Thank you to Alex Duncan for providing the above information.

These are tough walks in high, remote mountains: be prepared.

See our Kackar Mountains page for detailed practical information.

This page is at an early stage of development. Please help us by making suggestions and sending photos! Thank you!


Walkopedia says Thank you Alex!

(September 2020)

Mt Kackar and surrounds

The Kackar Mts are the highest part of the Pontic Alps, which stretch for many miles along the Turkish Black Sea coast, parallel to but set back from the sea. Some parts, especially on the north side along the Black Sea are forested, while to the south, the trees are mainly in the valley bottoms (rain shadow effect, no doubt).

Every kind of ethnic group and religion has ruled and/or lived in the area over the millennia, and vestiges of some remain alongside the very dominant Muslim Turks now.

The north side is much more developed with easier access (fly in to Trabzon).  Yusufeli is the main town on the south side, and that’s the route we took. From Istanbul you can fly in to Erzurum and be picked up by a car (two hours) or a dolmus (minibus, three times per day – 2.5 hours), or to Kars (and see the amazing Ani, the atmospheric former capital of an Armenian kingdom brought to ruins by earthquakes and invasion).

Yusufeli is scruffy, but with a certain small-town charm serving rural and mountain people.  Our hotel (Almatur) is modern, family-run, by the river.  However, the suggestion of a mountain guide was met with blank looks.  Yusufeli does not do tourism.  Hire a car perhaps? There are three or four companies but ‘they normally do not have cars.’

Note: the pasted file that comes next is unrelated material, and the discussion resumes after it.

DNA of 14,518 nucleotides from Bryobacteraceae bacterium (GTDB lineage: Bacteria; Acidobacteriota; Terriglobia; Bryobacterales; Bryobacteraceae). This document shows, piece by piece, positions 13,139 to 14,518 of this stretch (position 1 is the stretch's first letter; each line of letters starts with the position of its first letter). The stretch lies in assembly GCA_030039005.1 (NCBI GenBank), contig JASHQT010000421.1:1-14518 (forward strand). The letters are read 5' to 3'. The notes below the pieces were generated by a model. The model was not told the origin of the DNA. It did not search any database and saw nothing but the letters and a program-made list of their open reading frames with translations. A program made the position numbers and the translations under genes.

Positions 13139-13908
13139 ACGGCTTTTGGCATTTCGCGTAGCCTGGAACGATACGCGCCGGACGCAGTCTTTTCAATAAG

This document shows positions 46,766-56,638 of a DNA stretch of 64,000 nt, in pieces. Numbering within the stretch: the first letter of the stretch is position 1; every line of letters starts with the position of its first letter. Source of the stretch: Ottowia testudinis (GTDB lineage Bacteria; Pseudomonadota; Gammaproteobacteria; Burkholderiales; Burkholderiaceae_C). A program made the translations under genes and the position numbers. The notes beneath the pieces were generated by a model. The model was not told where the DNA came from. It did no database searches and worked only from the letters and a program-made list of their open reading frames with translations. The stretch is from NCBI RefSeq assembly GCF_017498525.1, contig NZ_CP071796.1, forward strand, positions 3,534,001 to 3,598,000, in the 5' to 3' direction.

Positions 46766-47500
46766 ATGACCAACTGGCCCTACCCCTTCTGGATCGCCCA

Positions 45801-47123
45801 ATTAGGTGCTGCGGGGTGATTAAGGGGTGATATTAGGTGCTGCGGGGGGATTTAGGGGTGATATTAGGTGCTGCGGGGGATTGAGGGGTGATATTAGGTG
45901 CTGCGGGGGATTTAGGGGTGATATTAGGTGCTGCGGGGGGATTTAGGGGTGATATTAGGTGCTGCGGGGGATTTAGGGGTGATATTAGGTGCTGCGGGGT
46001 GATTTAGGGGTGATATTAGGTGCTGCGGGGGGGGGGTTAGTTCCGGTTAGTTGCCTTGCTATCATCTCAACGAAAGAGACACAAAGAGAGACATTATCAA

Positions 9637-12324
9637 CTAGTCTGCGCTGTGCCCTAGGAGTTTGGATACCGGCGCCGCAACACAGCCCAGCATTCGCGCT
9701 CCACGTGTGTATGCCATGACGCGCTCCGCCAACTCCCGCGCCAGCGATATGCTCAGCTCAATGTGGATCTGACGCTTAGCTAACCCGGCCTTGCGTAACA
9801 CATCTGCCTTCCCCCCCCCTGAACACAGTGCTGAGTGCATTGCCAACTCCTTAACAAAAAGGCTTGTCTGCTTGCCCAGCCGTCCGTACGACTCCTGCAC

Yusufeli is soon to go under 80-90 meters of water.  The tallest dam in Turkey, and supposedly fifth-highest in the world, is under construction a few miles downstream.  The government is building a new Yusufeli high on the mountainside above the present town.  It will not be picturesque. 



Your comments on this walk, your experiences and suggestions, and your photos are very welcome. Where appropriate, you will be credited for your contribution.

Safety and problems: All walks have inherent risks and potential problems, and many of the walks featured on this website involve significant risks, dangers and problems. Problems of any sort can arise on any walk. This website does not purport to identify any (or all) actual or potential risks, dangers and problems that may relate to any particular walk.

Any person who is considering undertaking this walk should do careful research and make their own assessment of the risks, dangers and possible problems involved. They should also go to “Important information” for further important information.

Anyone planning an expedition to this place should see further important information about this walk.


Responsible travel matters, a lot. How you travel will make a real difference - for better or worse. PLEASE consider this when making plans. Read more

Our partners Responsible Travel 

have carefully chosen expeditions 

and holidays around the world.    

Great walking, and much else...

Walkopedia Sponsor

See their site for inspiring ideas.

For £100 off your trip, contact them quoting WW50

All material on this website is © Walkopedia Ltd 2008 - 2024, unless specified otherwise.